The more recent vintage of dodgy investments, toxic securities, mainly failed because of man-made assumptions. American sub-prime securities, and derivatives based on them, went wrong because their underlying assumptions were incorrect — it was believed that American house prices would not fall because they had not since the 1930s, and that default rates on mortgages would remain low.

As for economic forecasting models, their problem was not that they were fatally corrupted by the efficient-market hypothesis — it was that they assumed finance, like hot and cold water, would always be on tap. Modellers are furiously trying to incorporate a more sophisticated version of banking into their models.

Turner, who is always thought-provoking, was not trying to exempt the FSA from blame, merely pointing out that the culture of regulators had been to believe in efficient markets a little too much. I think he is being too kind to regulators. A proper interpretation of the efficient-market hypothesis should surely have told them that there were no free lunches as far as investment returns were concerned.

The period up to the crisis was one in which many fund managers and investment banks appeared able to achieve exceptional returns in a world that should have been characterised by low returns, with little inflation to flatter performance.

Exceptional returns were claimed by fraudsters such as Bernard Madoff, but also by plenty of non-criminal investment banks during the “search for yield” phase of a low-yield era. Regulators should have asked more questions about how risky such returns were. Markets can only be efficient if they know what is going on.

Andrew Haldane, Bank of England executive director for financial stability, estimated an investor doing due diligence on just one of the notorious CDO-squared instruments (collateralised debt obligations with knobs on) would have had to read a billion pages of documents.

These products were shadowy and mysterious, as was much of the shadow banking system. Information was kept from shareholders and, in many cases, was kept from bank boards. The blame for this lack of transparency must rest with bankers, and the way banks were run and regulated, not the market per se. It was starved of much of the essential information.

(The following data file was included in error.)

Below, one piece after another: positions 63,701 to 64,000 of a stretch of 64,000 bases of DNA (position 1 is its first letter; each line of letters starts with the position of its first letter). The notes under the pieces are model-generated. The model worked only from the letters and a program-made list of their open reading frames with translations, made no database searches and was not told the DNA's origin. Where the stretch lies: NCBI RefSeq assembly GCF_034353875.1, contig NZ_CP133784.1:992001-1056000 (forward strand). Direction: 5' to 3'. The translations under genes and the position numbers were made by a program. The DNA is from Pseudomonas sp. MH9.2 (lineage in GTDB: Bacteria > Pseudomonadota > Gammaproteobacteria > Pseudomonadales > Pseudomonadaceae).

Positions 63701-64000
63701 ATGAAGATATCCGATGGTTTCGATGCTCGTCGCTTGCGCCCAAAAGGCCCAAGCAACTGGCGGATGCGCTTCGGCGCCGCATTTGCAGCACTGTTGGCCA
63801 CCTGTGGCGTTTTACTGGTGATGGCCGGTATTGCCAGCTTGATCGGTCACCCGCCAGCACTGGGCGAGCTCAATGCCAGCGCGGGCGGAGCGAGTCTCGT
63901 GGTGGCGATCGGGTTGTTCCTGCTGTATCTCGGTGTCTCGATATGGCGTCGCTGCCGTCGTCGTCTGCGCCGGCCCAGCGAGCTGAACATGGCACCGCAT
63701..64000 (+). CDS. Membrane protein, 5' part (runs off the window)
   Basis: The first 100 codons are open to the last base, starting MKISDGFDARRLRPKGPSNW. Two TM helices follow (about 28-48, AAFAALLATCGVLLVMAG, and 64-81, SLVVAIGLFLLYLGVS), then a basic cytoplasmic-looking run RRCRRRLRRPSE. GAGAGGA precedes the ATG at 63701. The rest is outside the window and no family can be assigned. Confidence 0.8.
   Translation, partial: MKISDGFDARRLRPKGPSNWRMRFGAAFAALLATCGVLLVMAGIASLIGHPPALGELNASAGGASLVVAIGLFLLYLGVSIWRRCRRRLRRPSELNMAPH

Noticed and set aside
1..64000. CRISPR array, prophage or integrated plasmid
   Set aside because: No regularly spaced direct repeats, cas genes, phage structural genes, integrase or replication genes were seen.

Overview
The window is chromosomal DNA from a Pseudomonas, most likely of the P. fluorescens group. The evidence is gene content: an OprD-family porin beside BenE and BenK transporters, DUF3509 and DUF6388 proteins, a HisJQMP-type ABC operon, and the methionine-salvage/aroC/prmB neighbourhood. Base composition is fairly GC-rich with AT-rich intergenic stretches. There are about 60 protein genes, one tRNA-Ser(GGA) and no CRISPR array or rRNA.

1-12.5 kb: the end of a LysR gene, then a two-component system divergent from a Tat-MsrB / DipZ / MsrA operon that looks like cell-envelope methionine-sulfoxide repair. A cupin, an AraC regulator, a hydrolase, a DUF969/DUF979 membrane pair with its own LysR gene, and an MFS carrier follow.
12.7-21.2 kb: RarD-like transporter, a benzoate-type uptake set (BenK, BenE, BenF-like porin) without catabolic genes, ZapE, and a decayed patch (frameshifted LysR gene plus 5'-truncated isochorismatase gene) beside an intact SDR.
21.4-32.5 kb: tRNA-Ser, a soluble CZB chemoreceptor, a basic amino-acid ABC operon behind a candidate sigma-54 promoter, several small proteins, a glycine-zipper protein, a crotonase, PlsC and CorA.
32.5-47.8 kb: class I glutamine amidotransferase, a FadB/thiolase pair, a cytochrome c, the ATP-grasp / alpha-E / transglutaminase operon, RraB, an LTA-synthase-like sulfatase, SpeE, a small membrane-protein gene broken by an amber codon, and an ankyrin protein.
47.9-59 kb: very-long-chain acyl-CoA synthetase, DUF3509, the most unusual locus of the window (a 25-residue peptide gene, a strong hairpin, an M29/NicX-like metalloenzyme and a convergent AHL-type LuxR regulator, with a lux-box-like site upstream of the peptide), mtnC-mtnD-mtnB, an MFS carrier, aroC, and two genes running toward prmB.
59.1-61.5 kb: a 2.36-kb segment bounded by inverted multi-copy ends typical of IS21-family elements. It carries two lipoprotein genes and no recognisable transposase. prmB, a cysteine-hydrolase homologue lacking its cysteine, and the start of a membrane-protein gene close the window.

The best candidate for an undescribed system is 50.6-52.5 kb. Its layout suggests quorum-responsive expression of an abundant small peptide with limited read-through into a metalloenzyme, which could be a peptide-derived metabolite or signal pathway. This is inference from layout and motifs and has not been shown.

Markets are not perfect, and never will be. Nobody with sense thought the market was always right and could peer indefinitely into the future, or avoid occasional herd behaviour. Even this could be consistent with efficient markets, in that part of the information that establishes a market price is knowledge of what others are buying.

The danger is that an anti-market fundamentalism takes over, in which the market is seen to be always wrong. That would set financial markets back. It would also be a retrograde step for the economy.

PS: For this week at least, it looks like a case of All Quiet on Threadneedle Street. Mervyn King, the Bank governor, has long wanted to make monetary policy boring and this month he should succeed. Anything other than the MPC keeping Bank rate at 0.5% and leaving the existing programme of quantitative easing in place would be a shock. An even bigger one would be adoption of a Swedish-style negative interest rate on commercial bank reserves at the Bank.

The debate about quantitative easing continues. Net lending to companies and individuals is falling and there was only modest evidence in the latest money-supply numbers of a pick-up. The shadow MPC, which meets under the auspices of the Institute of Economic Affairs, believes for this reason that quantitative easing will have to go a lot further. In August the Bank extended its asset purchases to £175 billion, though King and two colleagues wanted £200 billion.

The shadow MPC says it should go well beyond £200 billion to achieve the necessary lift in the money supply and cement recovery. An important debate, but not one to be resolved this week. (David Smith, The Sunday Times) http://business.timesonline.co.uk/tol/business/columnists/article6823195.ece